This article appears on The Huffington Post.
Let’s talk about lads. Specifically, lad culture.
Call it what you like, say what you want about it, but it doesn’t hide the fact that it’s just plain misogyny and sexism, with stereotypical, age-old notions of masculinity at the core.
A damning critique of a sub-culture, you might think, but consider this: lad culture is not a sub-category. It is the whole. It reaches out to all males, and tries to tell them how to act.
Lad culture is patriarchy, taking its values and making its sons Frankenstein’s monsters of cobbled-together cultural expectations.
In seeking to define themselves so strongly, men oppress women. Like women, men have been socialized to passively accept sexist ideology. The female sex is the most ‘obvious’ abode of feminine traits, all that masculinity does not stand for, therefore women must be suppressed. Similarly, men cannot be anything but masculine, because that would be feminine, weak, ‘gay’.
But ‘man’ and ‘woman’ are not concrete, separable categories. We do not exist independently of one another. What affects one inevitably affects the other, and as such lad culture and the sexism which drives it is degrading to us all.
In many ways, it’s identical to the female stereotype of pink-kitchened housewifery. It is the existence of check-box standards for what it takes to be a man: being a property owner, the breadwinner, a sports fan, enjoying a good pint, owning a suit… from the legal to completely arbitrary, all through history exists a cut-and-dried definition of masculinity and manliness.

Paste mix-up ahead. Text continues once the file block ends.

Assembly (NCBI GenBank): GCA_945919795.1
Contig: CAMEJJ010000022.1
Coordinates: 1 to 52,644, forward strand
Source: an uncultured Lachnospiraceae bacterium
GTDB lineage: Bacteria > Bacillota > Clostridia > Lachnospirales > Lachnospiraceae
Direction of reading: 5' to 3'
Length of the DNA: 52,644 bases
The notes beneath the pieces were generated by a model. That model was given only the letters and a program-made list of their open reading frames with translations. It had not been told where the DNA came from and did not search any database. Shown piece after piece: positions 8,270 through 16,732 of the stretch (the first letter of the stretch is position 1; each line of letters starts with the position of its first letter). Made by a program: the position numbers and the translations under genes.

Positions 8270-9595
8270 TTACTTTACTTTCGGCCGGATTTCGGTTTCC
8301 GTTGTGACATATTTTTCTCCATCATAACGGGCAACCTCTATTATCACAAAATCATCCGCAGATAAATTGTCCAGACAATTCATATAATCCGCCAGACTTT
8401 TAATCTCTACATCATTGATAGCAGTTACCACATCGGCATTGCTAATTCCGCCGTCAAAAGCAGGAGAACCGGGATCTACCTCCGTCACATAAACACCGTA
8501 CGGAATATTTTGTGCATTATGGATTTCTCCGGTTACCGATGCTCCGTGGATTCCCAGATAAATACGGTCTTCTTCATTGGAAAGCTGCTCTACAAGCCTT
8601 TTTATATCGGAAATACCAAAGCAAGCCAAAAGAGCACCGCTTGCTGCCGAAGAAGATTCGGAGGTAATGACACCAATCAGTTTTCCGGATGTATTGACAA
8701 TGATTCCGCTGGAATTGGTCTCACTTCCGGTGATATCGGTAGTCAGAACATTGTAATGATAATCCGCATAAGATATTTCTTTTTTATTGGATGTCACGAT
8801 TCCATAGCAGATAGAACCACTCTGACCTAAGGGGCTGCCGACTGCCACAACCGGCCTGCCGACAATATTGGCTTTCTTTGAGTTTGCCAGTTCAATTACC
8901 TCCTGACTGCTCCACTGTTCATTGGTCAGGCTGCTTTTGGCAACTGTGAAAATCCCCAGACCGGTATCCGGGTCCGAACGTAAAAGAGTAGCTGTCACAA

It is the other half of the double standard: girls are meant to be alluring, but chaste. Boys are meant to get out there and sleep with every girl they can, as perfectly illustrated by that classic programme, Sun, Sex and Suspicious Parents.
In one episode, two of the young men featured were attempting to have sex for the first time. The programme portrayed them as ‘failed lads on tour’ as they didn’t achieve the coveted one night stand. The stepfather interviewed at the end of the holiday said that he was ‘proud’ of his stepson, for being ‘capable of taking part in laddish behaviour’.
This is a prime example of lad culture in action. Individually, the members of the group were nice people, but they seemed consumed by pressure to define themselves by the notches on their bedposts. This is little wonder: the programme and the stepfather’s spiel together exemplify the kinds of attitudes handed down in and by society.
But men aren’t without agency. At any age, they can learn to resist, no longer feel they need to look or act a certain way, and stop displaying the external behaviours. But that doesn’t render lad culture harmless. If left unchallenged, what’s more difficult to change are those internalised notions of how society is structured, the idea that the sexes have different parts to play, and men are on top. It runs much deeper than pet names, groping or sandwiches.
I don’t agree with men’s rights activists, but they are right to a degree in saying that lad culture, masculinity, is oppressive to men. But it’s not just lad culture, and not just men.
The norms of masculinity, dictated by patriarchy, are oppressive to everyone: male, female, gay, straight, cisgender, transgender, young or old. It’s an issue in a world which has no norms but still peddles them to its people and forces them to fit moulds that ultimately don’t exist.